The Federal Deposit Insurance Corp. on Monday ordered Utoppia, a neobank that offers crypto wallets, to stop making “false and misleading statements” about deposit insurance.
As recently as Jan. 5, the fintech’s website claimed Utoppia was “insured by the FDIC,” according to the regulator.
And as recently as Feb. 12, the neobank said on social media in Spanish that it is backed or protected by the FDIC, the agency said.
“Utoppia is not FDIC-insured, and the FDIC does not insure crypto assets,” the FDIC said in a statement. “By not distinguishing between US-dollar deposits and crypto assets, the statements imply FDIC insurance coverage applies to all customer funds (including crypto assets).”
Fine print on the bottom of Utoppia’s website says its cash management services are provided by Synapse Brokerage LLC, which allows customers to sweep uninvested cash balances into certain FDIC-insured bank accounts at Synapse program banks.
Banking services for the Utoppia’s U.S. dollar account are provided by FDIC-insured Lineage Bank, according to the fintech.
The neobank’s disclosures, however, “are not clear and conspicuous and are not in close proximity to the relevant representations about FDIC insurance, which further implies that Utoppia is FDIC-insured,” the FDIC said.
“Whenever anyone other than an insured depository institution states that a product is insured by the FDIC, that person must identify the insured depository institution(s) where the funds will be placed," the FDIC said. "Failure to do so constitutes a material omission in violation of Section 18(a)(4) of the FDI Act and Part 328."
The FDIC’s cease-and-desist letter is addressed to Utoppia founder Stefano Angeli and Utoppia CFO Martin Zanella, the latter of whom, according to the FDIC, has made false claims of deposit insurance on LinkedIn. That post has since been deleted.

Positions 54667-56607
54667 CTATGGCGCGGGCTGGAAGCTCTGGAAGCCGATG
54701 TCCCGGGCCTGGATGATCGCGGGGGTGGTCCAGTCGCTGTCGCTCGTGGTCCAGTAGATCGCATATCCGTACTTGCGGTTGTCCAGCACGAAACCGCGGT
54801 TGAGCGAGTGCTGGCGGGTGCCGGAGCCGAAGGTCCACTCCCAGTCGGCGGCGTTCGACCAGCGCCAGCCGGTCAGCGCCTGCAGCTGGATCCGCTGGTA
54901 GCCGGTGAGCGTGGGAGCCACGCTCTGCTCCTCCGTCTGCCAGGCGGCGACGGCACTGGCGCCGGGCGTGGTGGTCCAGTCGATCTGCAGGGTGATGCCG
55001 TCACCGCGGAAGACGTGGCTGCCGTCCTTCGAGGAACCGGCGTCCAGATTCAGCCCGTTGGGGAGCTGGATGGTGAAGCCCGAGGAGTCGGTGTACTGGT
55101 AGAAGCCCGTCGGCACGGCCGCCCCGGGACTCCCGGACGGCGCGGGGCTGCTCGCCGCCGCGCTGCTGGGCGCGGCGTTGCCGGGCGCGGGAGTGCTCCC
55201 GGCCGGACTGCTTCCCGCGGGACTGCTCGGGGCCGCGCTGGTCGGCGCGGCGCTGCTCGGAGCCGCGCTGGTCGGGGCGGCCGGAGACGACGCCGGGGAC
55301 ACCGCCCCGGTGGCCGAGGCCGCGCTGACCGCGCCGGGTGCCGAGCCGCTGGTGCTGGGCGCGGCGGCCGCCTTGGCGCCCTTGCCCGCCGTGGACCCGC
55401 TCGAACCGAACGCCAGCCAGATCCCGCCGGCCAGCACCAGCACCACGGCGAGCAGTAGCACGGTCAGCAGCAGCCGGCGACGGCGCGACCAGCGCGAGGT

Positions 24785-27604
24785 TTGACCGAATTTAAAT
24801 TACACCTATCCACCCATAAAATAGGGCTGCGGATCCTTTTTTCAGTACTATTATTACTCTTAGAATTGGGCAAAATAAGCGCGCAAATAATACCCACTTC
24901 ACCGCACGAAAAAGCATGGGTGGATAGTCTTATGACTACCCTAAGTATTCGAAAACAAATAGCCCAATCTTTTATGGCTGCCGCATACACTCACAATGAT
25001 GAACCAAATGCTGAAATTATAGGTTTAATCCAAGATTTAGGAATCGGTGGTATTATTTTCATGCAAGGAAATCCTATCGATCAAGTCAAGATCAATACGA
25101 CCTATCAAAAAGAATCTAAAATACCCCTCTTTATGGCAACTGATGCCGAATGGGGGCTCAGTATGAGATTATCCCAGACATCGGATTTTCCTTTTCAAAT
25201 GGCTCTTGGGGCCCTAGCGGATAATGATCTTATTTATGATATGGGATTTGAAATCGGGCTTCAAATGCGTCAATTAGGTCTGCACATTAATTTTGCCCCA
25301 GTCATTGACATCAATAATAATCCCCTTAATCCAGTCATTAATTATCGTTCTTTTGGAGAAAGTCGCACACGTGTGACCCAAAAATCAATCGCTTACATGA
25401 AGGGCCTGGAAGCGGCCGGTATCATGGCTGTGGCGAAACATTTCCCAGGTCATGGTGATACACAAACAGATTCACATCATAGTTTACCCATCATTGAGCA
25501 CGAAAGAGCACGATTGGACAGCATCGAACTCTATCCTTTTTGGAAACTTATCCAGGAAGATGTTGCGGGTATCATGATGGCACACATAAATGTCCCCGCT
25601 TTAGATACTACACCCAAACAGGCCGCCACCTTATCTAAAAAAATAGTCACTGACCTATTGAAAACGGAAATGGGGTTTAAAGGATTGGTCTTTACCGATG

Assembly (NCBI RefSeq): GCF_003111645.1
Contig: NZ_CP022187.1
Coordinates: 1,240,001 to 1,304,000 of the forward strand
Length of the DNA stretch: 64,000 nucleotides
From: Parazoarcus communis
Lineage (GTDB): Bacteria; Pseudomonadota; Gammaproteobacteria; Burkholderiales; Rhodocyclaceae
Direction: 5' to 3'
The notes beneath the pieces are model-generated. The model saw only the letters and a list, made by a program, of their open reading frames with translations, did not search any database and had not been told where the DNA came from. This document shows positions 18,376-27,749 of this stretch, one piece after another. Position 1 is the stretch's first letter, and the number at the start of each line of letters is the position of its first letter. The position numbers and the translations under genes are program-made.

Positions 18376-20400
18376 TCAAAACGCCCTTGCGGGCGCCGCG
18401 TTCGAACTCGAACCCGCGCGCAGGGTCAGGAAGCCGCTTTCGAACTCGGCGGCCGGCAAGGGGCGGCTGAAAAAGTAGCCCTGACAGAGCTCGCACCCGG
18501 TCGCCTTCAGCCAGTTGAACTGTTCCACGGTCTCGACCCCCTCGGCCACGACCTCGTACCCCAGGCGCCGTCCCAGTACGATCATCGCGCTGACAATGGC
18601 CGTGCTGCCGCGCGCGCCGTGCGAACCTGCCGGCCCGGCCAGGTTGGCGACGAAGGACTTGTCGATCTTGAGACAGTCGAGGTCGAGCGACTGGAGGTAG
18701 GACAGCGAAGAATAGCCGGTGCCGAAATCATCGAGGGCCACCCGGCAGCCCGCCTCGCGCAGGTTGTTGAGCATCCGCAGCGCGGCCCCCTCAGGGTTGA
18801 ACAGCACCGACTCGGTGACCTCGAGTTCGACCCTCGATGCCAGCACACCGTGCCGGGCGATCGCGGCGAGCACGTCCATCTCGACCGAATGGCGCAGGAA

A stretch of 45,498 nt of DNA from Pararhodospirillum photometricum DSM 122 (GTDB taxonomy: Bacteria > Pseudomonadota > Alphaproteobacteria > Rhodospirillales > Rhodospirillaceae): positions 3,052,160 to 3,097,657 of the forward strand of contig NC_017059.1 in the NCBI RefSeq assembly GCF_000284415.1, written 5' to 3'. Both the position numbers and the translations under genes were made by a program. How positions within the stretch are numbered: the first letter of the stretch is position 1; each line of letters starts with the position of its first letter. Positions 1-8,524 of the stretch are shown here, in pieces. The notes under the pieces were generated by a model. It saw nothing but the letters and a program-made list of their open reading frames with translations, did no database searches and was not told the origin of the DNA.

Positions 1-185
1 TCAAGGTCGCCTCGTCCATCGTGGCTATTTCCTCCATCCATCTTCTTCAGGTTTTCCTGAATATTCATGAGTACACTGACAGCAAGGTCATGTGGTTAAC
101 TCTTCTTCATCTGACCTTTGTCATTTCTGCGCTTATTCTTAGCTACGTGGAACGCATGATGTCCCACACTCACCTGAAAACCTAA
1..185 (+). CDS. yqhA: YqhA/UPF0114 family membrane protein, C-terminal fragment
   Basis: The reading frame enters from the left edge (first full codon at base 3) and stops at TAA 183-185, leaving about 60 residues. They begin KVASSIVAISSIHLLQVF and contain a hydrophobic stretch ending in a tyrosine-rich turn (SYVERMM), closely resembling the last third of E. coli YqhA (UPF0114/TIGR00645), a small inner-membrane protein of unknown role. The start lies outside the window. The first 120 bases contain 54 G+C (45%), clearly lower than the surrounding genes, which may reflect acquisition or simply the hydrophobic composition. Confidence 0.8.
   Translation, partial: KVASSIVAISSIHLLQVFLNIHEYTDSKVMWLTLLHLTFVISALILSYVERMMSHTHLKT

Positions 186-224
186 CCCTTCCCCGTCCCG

A representative for Utoppia did not immediately respond to Banking Dive’s request for comment.
The FDIC’s letter comes as the regulator has announced plans to crack down on entities that make misleading statements about deposit insurance.
The agency issued a proposed rule in December that aims to modernize the rules governing the use of the official FDIC sign and insured depository institutions’ advertising statements.
Under the proposed rule, insured depository institutions would be required to display a new FDIC sign across all of their digital channels.
“Through this proposal, the FDIC hopes to extend the certainty and confidence consistently provided by the FDIC official sign at traditional IDI branch teller windows, for almost 90 years, to the evolving digital channels through which depositors are increasingly handling their banking needs today,” the agency said in a statement last year.
The FDIC has set its sights on crypto-related entities in the past.
Ahead of the collapse of FTX US, the FDIC in August sent cease-and-desist letters to the crypto-asset exchange, as well as several crypto media outlets, claiming the firms made false and misleading crypto-related claims about deposit insurance.